Sunshine Coast Regional District, British Columbia

Best Hikes in the Sunshine Coast Regional District

There are many outdoor attractions and trails in the Sunshine Coast Regional District. The following are some of the best hikes in the Sunshine Coast Regional District.

Tetrahedron Provincial Park

Tetrahedron Provincial Park is a favorite for summer and winter activities, as it offers incredible trails for summer hiking and cycling or winter snowshoeing and skiing. The park has ten freshwater lakes to discover and explore, incredible ocean views, and stunning mountain landscapes.

There are four cabins in the park that are available on a first come first serve basis. These are located at Bachelor Lake, Edwards Lake, McNair Lake, and on the slopes of Mount Steele. The cabins are typically open year-round and many of the cabins can be accessed by crossing frozen lakes in the winter.

Tetrahedron PP, Sunshine Coast Regional District, British Columbia

Gibson’s Landing

The picturesque harbour of Gibson’s Landing is the location of the ferry terminal. It is likely the first and last community you’ll visit while in the Sunshine Coast Regional District. The town offers shopping, strolling, and dining among the ocean and mountain views.

In addition to the local museum and art gallery, there are opportunities to enrol in cooking classes, hear guest speakers, or attend the Marine Education Centre at Gibson’s Landing If you’d like to spend more time outside, you can learn to sail or you can take to one of the many regional trails from the town, or walk along the nearby beaches and waterfront paths.

Gibson’s Landing, Sunshine Coast Regional District, British Columbia

Spipiyus Provincial Park

Spipiyus Provincial Park is located toward the north end of Sunshine Coast Regional District on the Sechelt Peninsula to the north of Halfmoon Bay. It only covers about 30 square kilometers (11 square miles) of land; however, it offers some of the region’s most spectacular views.

There are hikes in the park leading to the summit of Mount Hallowell as well as to a restored fire tower, which may be one of the last fire towers in the province. The tower and summit give views of the islands and fjords of Pender Harbour, the Strait of Georgia, and Vancouver Island.

Spipiyus PP, Sunshine Coast Regional District, British Columbia

Major Cities and Towns

While the Sunshine Coast Regional District is only 50 km (30 mi) from the major metropolis of Vancouver, the region is relatively sparsely populated because of the ruggedness of the terrain. The following are some of the cities and towns in and around the Sunshine Coast Regional District.

Sechelt

Sechelt is the largest community in the Sunshine Coast. It is located halfway up the southern Sunshine Coast. Sechelt is situated along the shores of the Sechelt Inlet, and it is a fantastic home base for exploring the region.

The adjacent inlet offers sheltered waters for fishing, kayaking, boating, and free marine-access-only campsites. Trail Bay, Davis Bay, and Porpoise Bay Provincial Park are popular places to swim in the area, as are the many lakes in the region. The ocean waters also offer world class scuba diving, in addition to the land based mountain biking, hiking, or golf.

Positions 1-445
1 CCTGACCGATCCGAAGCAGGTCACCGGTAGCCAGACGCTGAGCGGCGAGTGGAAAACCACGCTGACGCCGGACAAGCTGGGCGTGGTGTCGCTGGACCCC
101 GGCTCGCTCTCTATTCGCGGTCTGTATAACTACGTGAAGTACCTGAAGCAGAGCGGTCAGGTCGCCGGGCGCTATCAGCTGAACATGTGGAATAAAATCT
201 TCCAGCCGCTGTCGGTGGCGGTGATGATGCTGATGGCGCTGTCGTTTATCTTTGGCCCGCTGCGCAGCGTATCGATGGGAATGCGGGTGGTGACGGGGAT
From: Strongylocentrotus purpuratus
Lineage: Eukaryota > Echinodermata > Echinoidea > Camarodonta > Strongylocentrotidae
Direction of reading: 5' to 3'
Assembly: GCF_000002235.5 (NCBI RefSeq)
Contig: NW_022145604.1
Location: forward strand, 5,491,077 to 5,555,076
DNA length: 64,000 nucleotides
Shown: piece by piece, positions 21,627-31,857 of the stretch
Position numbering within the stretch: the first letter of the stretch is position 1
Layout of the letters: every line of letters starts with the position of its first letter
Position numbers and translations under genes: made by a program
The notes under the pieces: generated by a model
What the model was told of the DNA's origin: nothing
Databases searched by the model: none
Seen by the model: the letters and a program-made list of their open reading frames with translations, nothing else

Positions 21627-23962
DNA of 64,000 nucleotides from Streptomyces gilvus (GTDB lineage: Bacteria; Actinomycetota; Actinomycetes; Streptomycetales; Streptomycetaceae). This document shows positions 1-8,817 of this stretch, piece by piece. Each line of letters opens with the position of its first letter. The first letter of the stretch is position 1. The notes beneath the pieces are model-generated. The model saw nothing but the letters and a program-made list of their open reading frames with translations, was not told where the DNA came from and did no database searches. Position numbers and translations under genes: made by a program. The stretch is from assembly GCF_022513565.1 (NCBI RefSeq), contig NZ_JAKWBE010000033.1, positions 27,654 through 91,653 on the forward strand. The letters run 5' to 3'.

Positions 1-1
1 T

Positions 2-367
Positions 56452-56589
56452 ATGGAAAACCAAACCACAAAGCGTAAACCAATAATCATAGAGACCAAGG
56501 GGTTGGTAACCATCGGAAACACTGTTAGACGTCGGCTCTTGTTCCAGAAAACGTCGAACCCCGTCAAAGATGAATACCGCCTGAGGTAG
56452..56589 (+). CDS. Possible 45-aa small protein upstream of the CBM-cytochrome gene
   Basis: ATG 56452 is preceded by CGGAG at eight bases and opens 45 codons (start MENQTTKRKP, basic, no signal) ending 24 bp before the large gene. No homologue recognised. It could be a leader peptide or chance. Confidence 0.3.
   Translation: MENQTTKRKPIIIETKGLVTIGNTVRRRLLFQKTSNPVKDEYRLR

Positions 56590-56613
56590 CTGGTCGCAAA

Sechelt, British Columbia

Squamish

Located at the north end of Howe Sound on the Sea to Sky Highway in British Columbia, the town of Squamish is situated about 80 km (48 mi) from the ferry terminal in Gibson's. The community is a popular destination for tourists in search of outdoor adventure and recreation. Indeed, climbing and bouldering are extremely popular around Squamish.

Climbing attractions include the granite massif called the Stawamus Chief, which features over 300 climbing routes, as well as Shannon Falls, Murrin Park, The Malamute, and the Smoke Bluffs, all of which contain an additional 1,500 routes. Additionally, the area is home to over 2,500 bouldering problems that are published in local guidebooks.

Squamish, British Columbia

Squamish is also popular for windsurfing and kiteboarding, ultra trail running, visiting Shannon Falls, river-rafting on the Squamish and Elaho Rivers, snowmobiling, hiking, mountaineering, and backcountry skiing. Also, from the nearby community of Brackendale, you can view one of North America’s largest populations of bald eagles.

Vancouver

The city of Vancouver is located at the south end of the Pacific Ranges about 50 km (31 mi) from the Sunshine Coast Regional District. Originally founded in 1862, Vancouver is one of British Columbia’s youngest cities; however, it is now the largest city in British Columbia.

Vancouver has a vibrant nightlife and concert scene and many young bands getting their big break on Vancouver stages. Cultural attractions to check out include libraries, museums, performing arts, and art galleries.

In Vancouver, you can check out Stanley Park, which is one of North America’s largest urban parks. Some of the popular hikes around Vancouver include St. Marks Summit, Quarry Rock, the Grouse Grind, Pacific Spirit Regional Park, Burnaby Lake Park, and the Norvan Falls Trail.

Vancouver, British Columbia

Vancouver is also centrally located and has great access to many incredible wilderness provincial parks, such as Mount Seymour Provincial Park, Garibaldi Provincial Park, Golden Ears Provincial Parks, and Pinecone Burke Provincial Park. All of these parks feature day hikes, weekend camping, and trails for longer backcountry expeditions.